Employers might be overlooking four key aspects of employees’ well-being, according to a new report from Gallagher, an employee benefits consulting and brokerage firm. The 2018 Human Capital Insights Report identifies ways organizations can become employers of choice among today’s workers and job seekers by focusing on employees’ physical and emotional wellness, career development, financial well-being and organizational engagement.
The report recommends appealing to millennials through community involvement, flexible scheduling and work-life balance and integration; making fairness and equality, timely performance reviews, pay equity and a respectful workplace part of employees’ experience; creating a safe and respectful work environment; and helping employees overcome anxiety about money by offering them an education on budgeting and saving.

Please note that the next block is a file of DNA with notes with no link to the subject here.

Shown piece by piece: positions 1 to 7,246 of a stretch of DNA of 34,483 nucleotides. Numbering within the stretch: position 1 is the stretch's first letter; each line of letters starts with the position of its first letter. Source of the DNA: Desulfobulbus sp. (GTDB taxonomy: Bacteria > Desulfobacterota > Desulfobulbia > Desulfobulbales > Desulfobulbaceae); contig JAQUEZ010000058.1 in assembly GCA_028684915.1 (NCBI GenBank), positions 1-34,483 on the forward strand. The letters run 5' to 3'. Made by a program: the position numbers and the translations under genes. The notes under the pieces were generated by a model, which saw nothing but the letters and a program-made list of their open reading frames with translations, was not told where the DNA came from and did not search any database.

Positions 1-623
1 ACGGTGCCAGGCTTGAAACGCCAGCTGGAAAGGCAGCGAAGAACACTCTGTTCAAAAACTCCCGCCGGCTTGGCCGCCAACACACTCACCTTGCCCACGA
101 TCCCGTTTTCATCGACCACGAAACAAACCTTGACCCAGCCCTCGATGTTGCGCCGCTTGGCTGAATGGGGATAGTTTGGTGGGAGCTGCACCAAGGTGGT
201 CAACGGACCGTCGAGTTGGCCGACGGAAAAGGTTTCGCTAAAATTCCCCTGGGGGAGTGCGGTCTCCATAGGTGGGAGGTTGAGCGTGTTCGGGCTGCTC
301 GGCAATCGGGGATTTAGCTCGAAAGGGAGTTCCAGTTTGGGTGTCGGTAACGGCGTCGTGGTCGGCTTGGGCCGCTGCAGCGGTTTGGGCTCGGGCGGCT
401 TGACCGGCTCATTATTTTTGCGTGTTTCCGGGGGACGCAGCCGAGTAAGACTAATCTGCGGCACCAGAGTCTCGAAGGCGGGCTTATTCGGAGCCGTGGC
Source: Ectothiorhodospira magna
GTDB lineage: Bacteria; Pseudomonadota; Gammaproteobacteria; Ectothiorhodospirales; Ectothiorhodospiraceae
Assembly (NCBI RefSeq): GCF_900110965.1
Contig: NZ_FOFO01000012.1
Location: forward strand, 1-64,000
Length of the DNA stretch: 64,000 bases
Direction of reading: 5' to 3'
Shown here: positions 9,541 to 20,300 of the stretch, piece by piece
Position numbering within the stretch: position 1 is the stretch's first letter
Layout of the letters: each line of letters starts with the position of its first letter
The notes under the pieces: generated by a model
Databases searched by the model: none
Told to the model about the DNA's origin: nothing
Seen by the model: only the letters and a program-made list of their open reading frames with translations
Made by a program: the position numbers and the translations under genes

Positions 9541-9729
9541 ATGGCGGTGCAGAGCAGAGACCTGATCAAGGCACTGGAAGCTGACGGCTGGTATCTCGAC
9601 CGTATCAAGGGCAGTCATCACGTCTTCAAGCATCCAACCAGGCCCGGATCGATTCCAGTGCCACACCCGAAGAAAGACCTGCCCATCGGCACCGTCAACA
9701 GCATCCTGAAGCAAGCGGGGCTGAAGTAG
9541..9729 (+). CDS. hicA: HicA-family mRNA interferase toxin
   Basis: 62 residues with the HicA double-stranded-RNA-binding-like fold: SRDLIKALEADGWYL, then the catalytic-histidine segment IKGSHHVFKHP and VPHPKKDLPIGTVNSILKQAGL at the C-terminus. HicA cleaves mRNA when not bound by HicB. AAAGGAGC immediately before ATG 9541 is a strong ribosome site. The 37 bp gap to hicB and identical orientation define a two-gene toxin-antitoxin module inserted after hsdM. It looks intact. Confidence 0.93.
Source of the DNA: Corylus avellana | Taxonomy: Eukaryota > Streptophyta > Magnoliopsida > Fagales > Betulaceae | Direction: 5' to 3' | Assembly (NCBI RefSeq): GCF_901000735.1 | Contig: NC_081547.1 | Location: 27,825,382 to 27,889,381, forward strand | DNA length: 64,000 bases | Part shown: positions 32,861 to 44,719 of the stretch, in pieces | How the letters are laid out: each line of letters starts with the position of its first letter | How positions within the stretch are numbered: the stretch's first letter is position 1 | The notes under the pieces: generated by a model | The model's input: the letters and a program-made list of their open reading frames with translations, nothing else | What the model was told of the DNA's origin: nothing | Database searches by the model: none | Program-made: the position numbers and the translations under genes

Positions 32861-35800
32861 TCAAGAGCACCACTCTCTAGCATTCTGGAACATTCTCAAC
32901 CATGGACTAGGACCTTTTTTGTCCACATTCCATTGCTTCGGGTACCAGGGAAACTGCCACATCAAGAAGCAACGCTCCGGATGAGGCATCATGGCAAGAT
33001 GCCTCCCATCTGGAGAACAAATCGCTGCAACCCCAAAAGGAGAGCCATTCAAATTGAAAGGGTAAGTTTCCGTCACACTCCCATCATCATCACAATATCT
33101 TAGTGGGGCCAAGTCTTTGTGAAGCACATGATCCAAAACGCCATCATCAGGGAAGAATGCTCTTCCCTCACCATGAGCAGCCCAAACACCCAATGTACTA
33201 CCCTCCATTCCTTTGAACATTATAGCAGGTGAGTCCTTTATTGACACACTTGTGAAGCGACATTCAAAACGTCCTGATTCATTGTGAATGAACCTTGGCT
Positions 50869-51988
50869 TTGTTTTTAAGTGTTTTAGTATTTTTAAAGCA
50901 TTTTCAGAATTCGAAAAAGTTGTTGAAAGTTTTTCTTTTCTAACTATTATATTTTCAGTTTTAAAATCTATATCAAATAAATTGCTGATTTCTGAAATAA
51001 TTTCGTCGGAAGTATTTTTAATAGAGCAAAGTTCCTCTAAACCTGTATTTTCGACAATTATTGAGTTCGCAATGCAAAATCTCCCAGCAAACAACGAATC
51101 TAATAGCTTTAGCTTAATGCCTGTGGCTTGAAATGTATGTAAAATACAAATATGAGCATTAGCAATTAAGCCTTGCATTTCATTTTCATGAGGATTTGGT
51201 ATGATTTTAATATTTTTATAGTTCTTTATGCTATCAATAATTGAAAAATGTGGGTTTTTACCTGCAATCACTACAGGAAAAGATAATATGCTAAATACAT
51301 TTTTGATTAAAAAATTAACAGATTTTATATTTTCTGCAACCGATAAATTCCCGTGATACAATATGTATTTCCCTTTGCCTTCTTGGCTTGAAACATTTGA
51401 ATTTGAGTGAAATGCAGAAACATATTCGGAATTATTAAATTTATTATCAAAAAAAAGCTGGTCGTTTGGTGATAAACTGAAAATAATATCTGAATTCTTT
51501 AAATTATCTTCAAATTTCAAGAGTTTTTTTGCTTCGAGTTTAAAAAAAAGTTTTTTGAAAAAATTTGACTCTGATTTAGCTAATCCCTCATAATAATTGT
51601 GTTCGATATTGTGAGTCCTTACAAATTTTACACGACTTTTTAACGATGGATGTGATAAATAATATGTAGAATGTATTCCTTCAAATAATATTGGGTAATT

The report also recommends that organizations align their technology goals with a human capital management (HCM) strategy and have people in mind when developing risk management plans.
Employment reports generally agree on what drives employees: organizations whose values mirror their own; development opportunities; fairness and equality; work-life balance; and benefits that help solve their problems, including health and money. But many of those aspects are directly tied to company culture and having a keen understanding of what makes the business work — which HR can then enable through specific policies.
Wellness is certainly part of it, and there’s been a strong movement as of late to broaden wellness beyond the traditional parameters of fitness and nutrition. HR, however, must have the trust of its employees in order for any initiative to find real success, and that ties back to culture as well as, increasingly, technology.
Keeping the employee experience up to date through solid, modernized HR tech has never been more critical to an organization’s success than now. Employees want access to their benefits in real-time; employers that neglect this need may not see as much success with their programs. If employers aren’t in tune with what drives today’s workers, they risk losing the competition for attracting and retaining talent.